Psalms 86:4 MEANING

Psalm 86:4
Verse 4. - Rejoice the soul of thy servant. The prayer rises from mere entreaties for relief and recovery from a state of suffering, into an earnest request for that which the heart of man is ever longing for and seeking after - gladness and joy. The faithful are promised that they shall come ultimately to a condition of exceeding great joy; but even saints are sometimes impatient, and want their joy in this world and at once. For unto thee, O Lord, do I lift up my soul (comp. Psalm 25:1, entitled, like this, "a Psalm of David"). There is no more likely way of attaining to spiritual joy than to be always lifting up the soul to God.

86:1-7 Our poverty and wretchedness, when felt, powerfully plead in our behalf at the throne of grace. The best self-preservation is to commit ourselves to God's keeping. I am one whom thou favourest, hast set apart for thyself, and made partaker of sanctifying grace. It is a great encouragement to prayer, to feel that we have received the converting grace of God, have learned to trust in him, and to be his servants. We may expect comfort from God, when we keep up our communion with God. God's goodness appears in two things, in giving and forgiving. Whatever others do, let us call upon God, and commit our case to him; we shall not seek in vain.Rejoice the soul of thy servant,.... With the discoveries of love, of pardoning grace, and mercy, before made sad with sin or sufferings; and with the light of God's countenance, before troubled with the hidings of his face: this may be applied to Christ, in sorrowful circumstances, who was made full of joy with his Father's countenance, Matthew 26:37.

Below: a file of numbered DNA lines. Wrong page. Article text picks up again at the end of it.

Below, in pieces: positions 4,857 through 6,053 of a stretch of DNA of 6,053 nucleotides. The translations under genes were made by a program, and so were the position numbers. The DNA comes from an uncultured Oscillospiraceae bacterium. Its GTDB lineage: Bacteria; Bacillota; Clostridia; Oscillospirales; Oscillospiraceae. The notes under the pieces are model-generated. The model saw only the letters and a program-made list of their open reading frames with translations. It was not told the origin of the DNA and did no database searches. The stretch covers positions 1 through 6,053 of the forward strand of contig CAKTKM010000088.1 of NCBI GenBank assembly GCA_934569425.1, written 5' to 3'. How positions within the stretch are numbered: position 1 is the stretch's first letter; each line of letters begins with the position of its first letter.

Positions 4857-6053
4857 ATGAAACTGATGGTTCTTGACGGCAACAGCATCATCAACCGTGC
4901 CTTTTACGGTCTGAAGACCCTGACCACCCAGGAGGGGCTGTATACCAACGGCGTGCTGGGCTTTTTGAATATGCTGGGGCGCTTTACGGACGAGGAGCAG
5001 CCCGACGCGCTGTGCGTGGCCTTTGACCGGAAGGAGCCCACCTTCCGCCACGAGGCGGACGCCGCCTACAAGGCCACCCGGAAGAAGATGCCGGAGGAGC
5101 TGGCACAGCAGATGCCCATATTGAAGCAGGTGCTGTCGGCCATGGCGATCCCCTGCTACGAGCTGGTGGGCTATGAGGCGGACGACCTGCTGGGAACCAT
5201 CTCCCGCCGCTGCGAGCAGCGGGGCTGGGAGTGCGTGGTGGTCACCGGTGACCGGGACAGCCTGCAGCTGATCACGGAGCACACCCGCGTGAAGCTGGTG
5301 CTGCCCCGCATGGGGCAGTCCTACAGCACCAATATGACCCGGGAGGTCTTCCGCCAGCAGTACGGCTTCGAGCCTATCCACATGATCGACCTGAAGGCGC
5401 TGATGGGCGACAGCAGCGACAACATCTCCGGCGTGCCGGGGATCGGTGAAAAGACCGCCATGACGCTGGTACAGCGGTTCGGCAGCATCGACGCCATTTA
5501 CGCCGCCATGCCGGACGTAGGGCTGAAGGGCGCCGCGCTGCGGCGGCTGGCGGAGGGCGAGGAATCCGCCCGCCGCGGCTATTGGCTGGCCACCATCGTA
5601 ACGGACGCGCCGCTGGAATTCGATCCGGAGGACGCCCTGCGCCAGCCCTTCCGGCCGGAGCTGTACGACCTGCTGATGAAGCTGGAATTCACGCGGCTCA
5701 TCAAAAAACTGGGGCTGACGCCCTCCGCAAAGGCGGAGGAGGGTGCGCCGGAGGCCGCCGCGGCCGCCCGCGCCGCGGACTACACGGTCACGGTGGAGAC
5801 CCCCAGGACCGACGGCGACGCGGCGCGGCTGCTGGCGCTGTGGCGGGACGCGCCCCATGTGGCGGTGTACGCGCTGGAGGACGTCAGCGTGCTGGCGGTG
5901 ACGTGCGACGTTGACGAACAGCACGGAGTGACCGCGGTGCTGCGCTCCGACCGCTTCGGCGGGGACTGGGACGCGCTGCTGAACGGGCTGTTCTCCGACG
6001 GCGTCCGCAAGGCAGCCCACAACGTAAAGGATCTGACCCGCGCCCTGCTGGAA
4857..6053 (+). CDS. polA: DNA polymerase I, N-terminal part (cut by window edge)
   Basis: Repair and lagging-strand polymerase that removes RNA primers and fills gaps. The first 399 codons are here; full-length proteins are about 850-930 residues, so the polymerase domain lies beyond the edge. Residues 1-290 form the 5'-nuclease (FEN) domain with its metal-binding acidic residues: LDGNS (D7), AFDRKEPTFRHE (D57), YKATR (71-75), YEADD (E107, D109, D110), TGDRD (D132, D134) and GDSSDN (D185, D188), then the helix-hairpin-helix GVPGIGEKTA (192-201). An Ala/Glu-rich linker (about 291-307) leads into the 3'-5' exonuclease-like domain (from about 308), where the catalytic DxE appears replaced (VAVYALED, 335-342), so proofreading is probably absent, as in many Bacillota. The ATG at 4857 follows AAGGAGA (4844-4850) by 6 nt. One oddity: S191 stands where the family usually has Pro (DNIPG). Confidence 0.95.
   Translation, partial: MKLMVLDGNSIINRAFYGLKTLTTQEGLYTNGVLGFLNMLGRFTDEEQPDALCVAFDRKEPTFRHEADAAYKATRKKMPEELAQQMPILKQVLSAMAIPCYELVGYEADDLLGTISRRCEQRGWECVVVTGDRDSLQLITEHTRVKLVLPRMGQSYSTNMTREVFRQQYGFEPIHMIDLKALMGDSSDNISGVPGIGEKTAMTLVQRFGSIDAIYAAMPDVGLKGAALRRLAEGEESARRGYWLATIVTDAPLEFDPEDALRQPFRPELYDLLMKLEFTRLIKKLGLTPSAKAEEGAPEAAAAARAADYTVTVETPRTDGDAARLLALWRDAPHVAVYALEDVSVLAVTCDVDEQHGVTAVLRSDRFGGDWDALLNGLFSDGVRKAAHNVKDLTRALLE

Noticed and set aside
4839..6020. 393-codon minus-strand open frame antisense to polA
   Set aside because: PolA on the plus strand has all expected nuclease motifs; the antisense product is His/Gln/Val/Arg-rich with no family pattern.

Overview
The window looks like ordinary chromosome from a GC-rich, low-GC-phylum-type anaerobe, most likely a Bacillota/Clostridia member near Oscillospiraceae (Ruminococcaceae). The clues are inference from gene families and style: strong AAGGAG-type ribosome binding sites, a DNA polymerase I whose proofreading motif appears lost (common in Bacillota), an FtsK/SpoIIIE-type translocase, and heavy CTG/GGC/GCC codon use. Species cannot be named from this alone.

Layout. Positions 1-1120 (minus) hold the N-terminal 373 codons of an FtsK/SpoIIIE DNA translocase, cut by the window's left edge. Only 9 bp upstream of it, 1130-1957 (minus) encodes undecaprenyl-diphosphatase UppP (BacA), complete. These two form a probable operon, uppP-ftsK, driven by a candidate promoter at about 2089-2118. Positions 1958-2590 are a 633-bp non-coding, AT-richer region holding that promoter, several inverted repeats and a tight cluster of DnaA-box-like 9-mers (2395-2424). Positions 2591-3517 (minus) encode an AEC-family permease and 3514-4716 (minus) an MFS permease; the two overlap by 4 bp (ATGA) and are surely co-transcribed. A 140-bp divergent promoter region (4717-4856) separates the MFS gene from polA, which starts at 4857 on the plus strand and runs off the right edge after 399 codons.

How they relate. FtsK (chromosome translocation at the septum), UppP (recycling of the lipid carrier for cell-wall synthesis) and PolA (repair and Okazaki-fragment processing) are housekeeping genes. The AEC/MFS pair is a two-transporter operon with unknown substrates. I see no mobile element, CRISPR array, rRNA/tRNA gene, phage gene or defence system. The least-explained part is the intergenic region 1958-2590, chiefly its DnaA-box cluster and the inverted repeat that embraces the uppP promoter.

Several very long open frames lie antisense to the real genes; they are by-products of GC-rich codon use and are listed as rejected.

for unto thee, O Lord, do I lift up my soul: in prayer, as the Targum adds; and it denotes the devotion, fervency, heartiness, and sincerity, of his prayer; the doing of it with a true heart, the lifting up of the heart with the hands unto God, Lamentations 3:41 or by way of offering unto the Lord, not the body only, but the soul or heart also; or as a depositum committed into his hands; so Christ lifted up his eyes, and his heart and soul, to his divine Father; and also made his soul an offering for sin, and at death commended his spirit into his hands, John 17:1; see Gill on Psalm 25:1.

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